Daughter from Another Mother Season 1 Review

Netflix’s Mexican dramedy is funny, smart, and all heart

Rhea Srivastava -

Daughter from Another Mother Season 1 Review
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A relatable level of humour, in the most mundane situations, courses through ‘Daughter from Another Mother,’ Netflix’s latest original series from Mexico. The screenplay itself is full of astute observation of emotions from a variety of characters. It is one of those rare shows that manages to be sentimental without being schmaltzy, and still portray the creation of an unlikely family where people learn about their own bitter truths and grow together. 

What is the story about?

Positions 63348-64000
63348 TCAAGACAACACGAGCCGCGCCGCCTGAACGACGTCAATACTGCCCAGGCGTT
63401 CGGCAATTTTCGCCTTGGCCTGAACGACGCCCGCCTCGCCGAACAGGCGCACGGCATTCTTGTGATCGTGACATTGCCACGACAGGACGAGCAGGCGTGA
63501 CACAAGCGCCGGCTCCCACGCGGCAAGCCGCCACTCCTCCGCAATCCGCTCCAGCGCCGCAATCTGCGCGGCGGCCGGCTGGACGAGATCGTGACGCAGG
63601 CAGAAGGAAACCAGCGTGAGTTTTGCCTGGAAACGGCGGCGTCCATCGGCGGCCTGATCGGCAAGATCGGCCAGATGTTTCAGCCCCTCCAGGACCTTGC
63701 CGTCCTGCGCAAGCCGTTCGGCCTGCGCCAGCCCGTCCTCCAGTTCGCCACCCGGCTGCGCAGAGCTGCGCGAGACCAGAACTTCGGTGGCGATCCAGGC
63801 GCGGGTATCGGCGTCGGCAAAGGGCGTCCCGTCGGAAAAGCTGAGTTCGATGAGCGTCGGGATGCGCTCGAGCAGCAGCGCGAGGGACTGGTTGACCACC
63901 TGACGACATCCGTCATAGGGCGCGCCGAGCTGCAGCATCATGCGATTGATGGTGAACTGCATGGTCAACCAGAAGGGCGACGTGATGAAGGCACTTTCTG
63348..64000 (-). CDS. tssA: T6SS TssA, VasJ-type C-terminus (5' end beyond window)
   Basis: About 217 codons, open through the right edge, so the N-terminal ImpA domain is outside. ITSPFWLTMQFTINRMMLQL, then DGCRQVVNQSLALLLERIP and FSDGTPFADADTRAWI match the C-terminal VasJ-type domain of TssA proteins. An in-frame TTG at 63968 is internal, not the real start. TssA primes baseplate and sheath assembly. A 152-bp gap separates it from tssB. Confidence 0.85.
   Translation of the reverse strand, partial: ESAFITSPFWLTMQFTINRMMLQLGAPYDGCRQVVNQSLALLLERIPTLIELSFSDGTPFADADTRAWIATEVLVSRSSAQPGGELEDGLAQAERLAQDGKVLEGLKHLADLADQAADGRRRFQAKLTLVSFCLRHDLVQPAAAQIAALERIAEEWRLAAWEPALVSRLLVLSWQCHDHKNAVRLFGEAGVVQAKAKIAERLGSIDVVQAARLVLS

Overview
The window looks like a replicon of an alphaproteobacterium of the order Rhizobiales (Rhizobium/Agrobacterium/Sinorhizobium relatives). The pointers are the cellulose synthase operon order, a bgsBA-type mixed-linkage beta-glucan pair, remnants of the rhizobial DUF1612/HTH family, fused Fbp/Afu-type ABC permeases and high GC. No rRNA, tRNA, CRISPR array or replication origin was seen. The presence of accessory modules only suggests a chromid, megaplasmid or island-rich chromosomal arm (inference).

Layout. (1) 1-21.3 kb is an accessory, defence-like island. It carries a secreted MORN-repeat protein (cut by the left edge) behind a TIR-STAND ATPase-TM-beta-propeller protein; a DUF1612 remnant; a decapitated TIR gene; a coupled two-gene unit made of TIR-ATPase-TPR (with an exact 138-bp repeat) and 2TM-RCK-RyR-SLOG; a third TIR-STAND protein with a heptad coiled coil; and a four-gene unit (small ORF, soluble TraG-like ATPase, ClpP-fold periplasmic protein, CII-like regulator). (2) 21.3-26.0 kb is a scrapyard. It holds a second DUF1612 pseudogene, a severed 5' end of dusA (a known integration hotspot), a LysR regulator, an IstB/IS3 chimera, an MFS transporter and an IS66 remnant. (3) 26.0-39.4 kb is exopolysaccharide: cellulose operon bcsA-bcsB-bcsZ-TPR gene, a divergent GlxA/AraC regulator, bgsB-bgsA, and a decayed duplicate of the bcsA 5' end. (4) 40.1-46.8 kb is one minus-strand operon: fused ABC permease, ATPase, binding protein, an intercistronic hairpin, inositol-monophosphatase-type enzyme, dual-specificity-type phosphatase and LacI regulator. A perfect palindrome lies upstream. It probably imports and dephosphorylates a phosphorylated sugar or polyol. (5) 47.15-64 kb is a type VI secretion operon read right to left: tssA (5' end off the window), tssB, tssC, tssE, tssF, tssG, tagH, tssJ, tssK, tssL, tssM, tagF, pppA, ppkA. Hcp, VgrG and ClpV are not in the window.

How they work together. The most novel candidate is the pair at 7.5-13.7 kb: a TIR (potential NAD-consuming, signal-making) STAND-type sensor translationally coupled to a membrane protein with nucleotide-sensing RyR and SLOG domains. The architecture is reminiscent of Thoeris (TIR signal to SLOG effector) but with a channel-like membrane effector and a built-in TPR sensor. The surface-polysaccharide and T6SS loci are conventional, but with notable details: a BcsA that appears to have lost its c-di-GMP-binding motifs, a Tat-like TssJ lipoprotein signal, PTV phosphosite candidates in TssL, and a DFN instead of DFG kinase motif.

From the title itself, it’s not a very exciting premise. Even the trailer would suggest a simple “switched at birth” comedy. Those have been done to death for the American audience at least, ranging from the kids growing up and seeking out their biological families in their teenhood, or a melodrama full of untimely custody battles. Let me assure you, that ‘Daughter from Another Mother’ uses this predictable premise only as a base to build on a fresh story about coming-of-age and family. Ana and Mariana are both women with unplanned pregnancies - the former is a high-power executive who is on her third child with rich hubby Juan Carlos, and the latter is a young student and app developer who is expecting a baby out of wedlock with her former boyfriend. Ana takes home Regina and Mariana takes home Valentina, at least that’s what they think. But just four months in, the two mothers are informed of the hospital’s mix-up, and in an effort to wean their own daughters from the other mother, they create their own modern family, one where Mariana moves in with Ana and the whole family.